What is a Social Network, Anyway? (Hint: It’s Not Geocities!)
Posted by Bob Warfield on October 4, 2007
Marc Andreesen has been annoyed for the last time by people like Steve Ballmer comparing Social Networks like Facebook (or Andreesen’s Ning) to Geocities. His diatribe lays down a great blow-by-blow feature comparison on why Social Networks are not Geocities.
These are important distinctions to make, because they go to the heart of the difference between Web 1.0 and Web 2.0. What do I mean?
It’s a little bit tempting to regard Social Networks as being just what Geocities was: a really easy way for people to create a personalized web page for themselves. Don’t go there, that’s a trap! I know many seasoned Social Network users that do think of it that way, but it belies the important difference. Creating a personalized web page is so Web 1.0. It’s shouting your persona and message without providing any means for anyone to respond. Yeah sure you could stick your email address up there, and it is a form of response, but that’s not what we’re talking about here!
Let’s pick through Andreesen’s list of Facebook features for things that are not strictly a “write only” personal web page:
Can you see the difference all of those things make? I see two big additions to the personal web page idea. First, we have the ability to create relationships with others on the network and have the system remember those relationships over time and use them to good effect. That’s not like sending someone a link to your Geocities page! It creates real affinity between these groups of people and keeps them bouncing off one another.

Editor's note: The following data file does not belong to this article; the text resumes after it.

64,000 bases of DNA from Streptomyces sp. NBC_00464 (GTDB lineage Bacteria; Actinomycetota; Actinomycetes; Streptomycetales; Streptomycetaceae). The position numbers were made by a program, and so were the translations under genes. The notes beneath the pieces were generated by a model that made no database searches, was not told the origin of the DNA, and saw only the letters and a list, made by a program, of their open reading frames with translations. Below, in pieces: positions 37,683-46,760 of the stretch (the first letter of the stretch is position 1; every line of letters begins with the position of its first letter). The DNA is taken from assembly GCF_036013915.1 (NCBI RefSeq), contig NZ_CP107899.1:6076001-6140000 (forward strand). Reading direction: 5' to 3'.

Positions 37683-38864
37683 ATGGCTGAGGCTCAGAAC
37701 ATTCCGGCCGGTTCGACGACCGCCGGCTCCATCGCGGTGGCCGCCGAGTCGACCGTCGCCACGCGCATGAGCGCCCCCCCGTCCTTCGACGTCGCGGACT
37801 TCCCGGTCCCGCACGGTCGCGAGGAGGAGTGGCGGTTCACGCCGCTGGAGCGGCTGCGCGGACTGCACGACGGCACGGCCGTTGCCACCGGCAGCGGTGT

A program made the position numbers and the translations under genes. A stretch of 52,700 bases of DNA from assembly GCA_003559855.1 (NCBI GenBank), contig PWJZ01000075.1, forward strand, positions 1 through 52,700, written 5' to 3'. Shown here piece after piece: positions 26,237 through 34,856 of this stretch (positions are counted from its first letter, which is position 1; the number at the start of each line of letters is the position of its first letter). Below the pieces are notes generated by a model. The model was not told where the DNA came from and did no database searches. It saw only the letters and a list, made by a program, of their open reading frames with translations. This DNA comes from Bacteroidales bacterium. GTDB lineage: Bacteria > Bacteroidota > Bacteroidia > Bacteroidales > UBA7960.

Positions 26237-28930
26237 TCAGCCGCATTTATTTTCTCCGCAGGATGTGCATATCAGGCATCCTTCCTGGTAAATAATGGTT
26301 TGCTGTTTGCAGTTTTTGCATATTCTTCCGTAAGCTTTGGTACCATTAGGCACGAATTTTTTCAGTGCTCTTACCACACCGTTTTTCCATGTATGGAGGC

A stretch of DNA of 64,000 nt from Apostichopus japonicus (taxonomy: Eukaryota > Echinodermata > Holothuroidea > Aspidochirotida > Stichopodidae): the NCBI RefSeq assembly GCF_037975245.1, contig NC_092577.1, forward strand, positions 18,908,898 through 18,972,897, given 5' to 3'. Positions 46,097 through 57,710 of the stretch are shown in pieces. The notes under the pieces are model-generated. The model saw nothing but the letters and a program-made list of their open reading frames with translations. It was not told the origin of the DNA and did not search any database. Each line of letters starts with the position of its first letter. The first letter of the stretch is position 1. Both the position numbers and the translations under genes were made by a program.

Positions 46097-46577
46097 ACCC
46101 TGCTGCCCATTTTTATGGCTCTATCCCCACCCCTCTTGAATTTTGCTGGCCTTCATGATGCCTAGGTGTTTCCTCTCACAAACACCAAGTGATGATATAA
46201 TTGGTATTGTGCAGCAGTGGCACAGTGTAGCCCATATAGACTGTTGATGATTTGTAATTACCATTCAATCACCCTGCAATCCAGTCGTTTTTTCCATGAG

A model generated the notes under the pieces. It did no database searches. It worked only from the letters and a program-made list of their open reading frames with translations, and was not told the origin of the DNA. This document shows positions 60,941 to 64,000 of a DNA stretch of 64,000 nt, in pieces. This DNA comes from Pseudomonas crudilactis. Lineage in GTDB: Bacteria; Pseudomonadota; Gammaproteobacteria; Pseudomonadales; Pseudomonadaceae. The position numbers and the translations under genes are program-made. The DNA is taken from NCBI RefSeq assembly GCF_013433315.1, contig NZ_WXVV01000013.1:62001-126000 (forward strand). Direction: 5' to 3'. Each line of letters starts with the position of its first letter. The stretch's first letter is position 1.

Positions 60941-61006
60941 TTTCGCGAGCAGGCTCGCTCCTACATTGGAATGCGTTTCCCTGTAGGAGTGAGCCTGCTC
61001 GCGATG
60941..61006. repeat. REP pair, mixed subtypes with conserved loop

Second, we have a whole raft of things to do! They are social things to do. They are live and changing. They reach out to others and create actions at a distance on other pages. We can push back and interact with them. Wow! This is a lot more engaging than just staring at someone’s vanity web page (although I am quite proud of mine, BTW!).
And, all of this is packaged in a way that mere mortals can participate fully. Geocities was a cave you could paint petroglyphs on the walls of. Facebook is a modern home. You can go buy furniture for and decorate. It has electricity, running water, and indoor plumbing. There are TV’s, radios, and telephones inside. Friends come to visit.
Ning, BTW, fits this model too. Ning is where you can create your own personalized specialized version of Facebook. It may not be your main home, but it can be your vacation home in the mountains. It can be the hotel you stay in when you go visit a certain place (a group of people with like interests, say, like a conference). Or like a clubhouse where you and your buds like to hang out some of the time.
Pmarca says this stuff really matters, and he’s right. It changes everything. At the same time, it isn’t everything. Your whole web experience is not going to collapse down to just your Facebook page. Social Networks also may not be the final destination on the web. In 5 or 10 years we may be reading that some fool called the new new thing, “Just like Facebook.”